“Optimism of the will, pessimism of the intellect” – Antonio Gramsci
This is my 70th year of living in Brisbane. Never once in those years have I been asked to re-imagine the city where I grew up in the 1950s & 60s. A small band of about one hundred dedicated people led by green city councillor, Joanthan Sri, have done just this.
Brisbane (Meanjin) is a city of the homeless, especially in summer when it is warm; its a place of summer storms, of weatherboard homes, high-rise on a floodplain, a dirty river slicing urban sprawl into a north / south divide. A port city to export coal and wheat. An aerodrome without curfew with two parallel runways. Meanjin, a city of deaths in custody where street marchers were arrested in their thousands crying out for democratic rights in the 1970s. This river city is hot and humid. The climate has changed. Our house does not even have proper sewerage, it has a common drain with our neighbours. Creeks are flooding through developments with banks falling down. It is not safe for strangers, especially if they are young women, who have been attacked and killed only metres from police stations. Once it had central markets in Roma Street, trams and trolley buses, now it has freeways and traffic jams.
Each September, this city is on fire.
Once dominated by Labor the Brisbane City Council is the largest local government in the southern hemisphere with a $3.15 billion a year budget. A library network without parallel where you can borrow books, film and magazines from and about anywhere in the world.
Yet developers run city hall.
To quote from Maaate – Bribe Proofing the Public Purse against Good Blokes by Bernie Dowling:
“Something is broken at councils in south-east Queensland. By 2017, it could not be ignored. The Crime and Corruption Commission, an independent investigator created by State Parliament, called an inquiry to investigate the conduct of the 2016 elections for the councils of Moreton Bay Region, Ipswich and the Gold Coast.”
This inquiry was later broadened out to include Logan City council. As a result many corruption charges were laid against councillors and the entire Ipswich City and Logan City Councils were sacked by the Minister Stirling Hinchcliffe.
So, with 2020 local government elections imminent, I attended the postponed Reimagine Brisbane: Ideas Fiesta and Policy Conference held on Saturday 31 January 2020. The conference was delayed out of respect for the deceased Sam Watson, an aboriginal leader who grew up in Mt Gravatt in Brisbane and who had such an impact on this city.
At the end of the plenary session, councillor Jonathan Sri made a call for feedback and further discussion. This is my attempt to do so. This is part of a series where I wish to tell a wider audience what important work is being done behind the scenes to improve representation at local government levels here in the capital and in regional Queensland. There are local government reform alliance groups around the state but little is known about candidates who are part of this reform. I hope to remedy that.
“These are dangerous days
To say what you feel is to dig your own grave” – Sinead O’Connor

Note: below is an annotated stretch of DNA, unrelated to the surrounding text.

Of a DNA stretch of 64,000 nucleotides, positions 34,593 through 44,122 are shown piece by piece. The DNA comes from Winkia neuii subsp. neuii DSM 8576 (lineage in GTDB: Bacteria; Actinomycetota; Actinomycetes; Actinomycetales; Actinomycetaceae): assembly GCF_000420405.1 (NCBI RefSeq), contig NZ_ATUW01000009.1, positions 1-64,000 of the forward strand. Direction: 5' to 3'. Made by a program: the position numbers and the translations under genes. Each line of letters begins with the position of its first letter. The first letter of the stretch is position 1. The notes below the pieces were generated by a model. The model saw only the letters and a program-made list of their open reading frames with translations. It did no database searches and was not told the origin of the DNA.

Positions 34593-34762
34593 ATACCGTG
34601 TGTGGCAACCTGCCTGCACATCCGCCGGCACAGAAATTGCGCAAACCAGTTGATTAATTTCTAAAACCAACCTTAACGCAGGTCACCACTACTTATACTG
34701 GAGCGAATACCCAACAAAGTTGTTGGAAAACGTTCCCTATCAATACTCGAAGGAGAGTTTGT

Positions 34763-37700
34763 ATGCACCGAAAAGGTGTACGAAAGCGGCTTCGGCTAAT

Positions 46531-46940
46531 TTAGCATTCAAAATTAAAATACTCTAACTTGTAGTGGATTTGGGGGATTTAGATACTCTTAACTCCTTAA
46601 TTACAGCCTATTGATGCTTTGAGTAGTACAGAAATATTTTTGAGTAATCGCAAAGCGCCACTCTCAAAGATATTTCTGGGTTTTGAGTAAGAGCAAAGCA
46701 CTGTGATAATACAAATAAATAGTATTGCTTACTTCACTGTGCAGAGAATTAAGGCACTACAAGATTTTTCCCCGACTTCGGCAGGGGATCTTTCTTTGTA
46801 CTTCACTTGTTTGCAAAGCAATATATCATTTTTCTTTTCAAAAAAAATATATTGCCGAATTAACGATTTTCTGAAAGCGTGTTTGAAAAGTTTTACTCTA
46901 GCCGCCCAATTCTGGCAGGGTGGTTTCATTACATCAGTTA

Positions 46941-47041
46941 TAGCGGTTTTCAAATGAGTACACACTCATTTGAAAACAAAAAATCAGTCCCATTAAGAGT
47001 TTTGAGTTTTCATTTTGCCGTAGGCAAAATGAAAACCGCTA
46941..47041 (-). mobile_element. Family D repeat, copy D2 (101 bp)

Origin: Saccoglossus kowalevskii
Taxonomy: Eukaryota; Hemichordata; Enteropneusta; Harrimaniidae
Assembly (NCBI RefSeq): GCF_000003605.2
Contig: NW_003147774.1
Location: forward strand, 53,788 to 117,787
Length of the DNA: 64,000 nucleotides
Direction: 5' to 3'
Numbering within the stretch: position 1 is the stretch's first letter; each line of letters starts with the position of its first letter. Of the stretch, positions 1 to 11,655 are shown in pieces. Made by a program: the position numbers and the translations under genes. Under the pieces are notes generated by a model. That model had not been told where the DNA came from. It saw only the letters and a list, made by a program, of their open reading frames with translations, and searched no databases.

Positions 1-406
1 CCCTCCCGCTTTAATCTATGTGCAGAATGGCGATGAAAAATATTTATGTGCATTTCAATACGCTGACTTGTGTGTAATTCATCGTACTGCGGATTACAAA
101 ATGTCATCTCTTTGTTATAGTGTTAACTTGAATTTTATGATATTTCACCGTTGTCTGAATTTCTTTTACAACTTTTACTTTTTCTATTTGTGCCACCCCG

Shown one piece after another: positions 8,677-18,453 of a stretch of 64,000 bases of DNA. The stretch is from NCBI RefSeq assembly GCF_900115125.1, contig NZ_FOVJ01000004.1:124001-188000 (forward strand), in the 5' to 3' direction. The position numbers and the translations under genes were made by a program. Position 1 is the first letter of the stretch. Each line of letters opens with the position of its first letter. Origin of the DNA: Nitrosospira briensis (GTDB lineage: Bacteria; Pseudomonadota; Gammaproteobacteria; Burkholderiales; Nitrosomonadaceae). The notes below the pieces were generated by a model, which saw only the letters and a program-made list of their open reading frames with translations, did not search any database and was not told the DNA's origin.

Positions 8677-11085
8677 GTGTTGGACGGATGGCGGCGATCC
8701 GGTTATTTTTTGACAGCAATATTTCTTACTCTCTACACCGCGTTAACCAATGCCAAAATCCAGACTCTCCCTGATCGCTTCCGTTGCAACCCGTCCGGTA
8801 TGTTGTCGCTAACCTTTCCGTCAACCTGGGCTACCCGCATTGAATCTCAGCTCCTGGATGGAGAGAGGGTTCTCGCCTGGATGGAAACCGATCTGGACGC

At the conference I was only able to get to two workshops and the plenary session. The ones I attended were about “Arts & Culture” and the other about public housing called “A Home for All”. Earlier in the morning I watched the live stream of part of the introductory session put on the internet by the organisers.
Councillor Sri said that the first session that I attended was ‘primarily focused on hearing from selected speakers in their respective fields while the sessions in the afternoon were policy discussions which were facilitated in a more open format.’
I attended the arts and culture session with ‘expert’ speakers but missed the equivalent ‘homes for all’ expert speakers session which also took place in the middle of the day.
The Arts & Culture session was moderated by an ‘arts professional’ and there were three people from ‘the arts’ on the panel. There was a presumption that we were all artists and not simply people interested in arts and culture and how it is funded and carried on. By the way, the artwork for the re-imagining Brisbane Festival poster was done by Anna Carlson. Unfortunately Anna was not present at the Arts & Culture session I attended.
One woman, a worker at the Museum of Brisbane, interjected to suggest a Universal Basic Income (UBI) for all artists. But is UBI just a capitalist ploy to drive down real wages and create a pool of under-employed? Perhaps I am wrong about this?
There were two questions raised by the Arts & Culture panel: Getting paid (industrial question) and Equality (political question). Someone mentioned ‘an artist guild‘. I wanted to ask if there was anyone present in the Media, Entertainment & Arts Alliance MEAA.
One person on the panel knew what artists want from the Brisbane City Council. Artists need affordable venues and resources to practice their art.
In his email Councillor Sri said the aim was to get ‘some ideas out there and drawing links across disciplines.’ Councillor Sri said that it is ‘not possible to comprehensively talk about every aspects of arts and culture in a 90 minute session.’ Fair enough.
In 2006 the Museum of Brisbane ran an exhibition of Brisbane’s radical past. Taking to the Streets: Two decades that changed Brisbane, 1965 – 1985. It opened in April 2006 and ran for five months. The exhibition was the largest presented at the Museum of Brisbane (MOB) since it had opened in 2003 and proved to be one of the most popular, with close to 80,000 visitors. I remember daughters and sons asking their parents questions like this: “Hey Mum (or Dad) that person being arrested looks like you! Were you a radical back then?” That exhibition was curated by Jo Besley, Louise Denoon and Katie McConnel.
“A Home for All”
The moderator (Jonno Sri) asked for each person to declare their interest in the topic and sought feedback on major policy objectives from the eight (8) people present. Sri sought amendments to his proposals from everyone and reported them faithfully back to the plenary session.
There were some constructive policies like having developers provide 20% community housing in all future apartment blocks. There was an emphasis placed on the state government building more public housing. The moderator explained differences between community and public housing. Another positive policy was dedicated funds being provided to Aboriginal housing co-ops to provide purpose built housing for aboriginal people.
There was an element of empowerment as well with most of the people in the audience supporting pickets and occupations when dealing with unreasonable landlords kicking people out of their homes.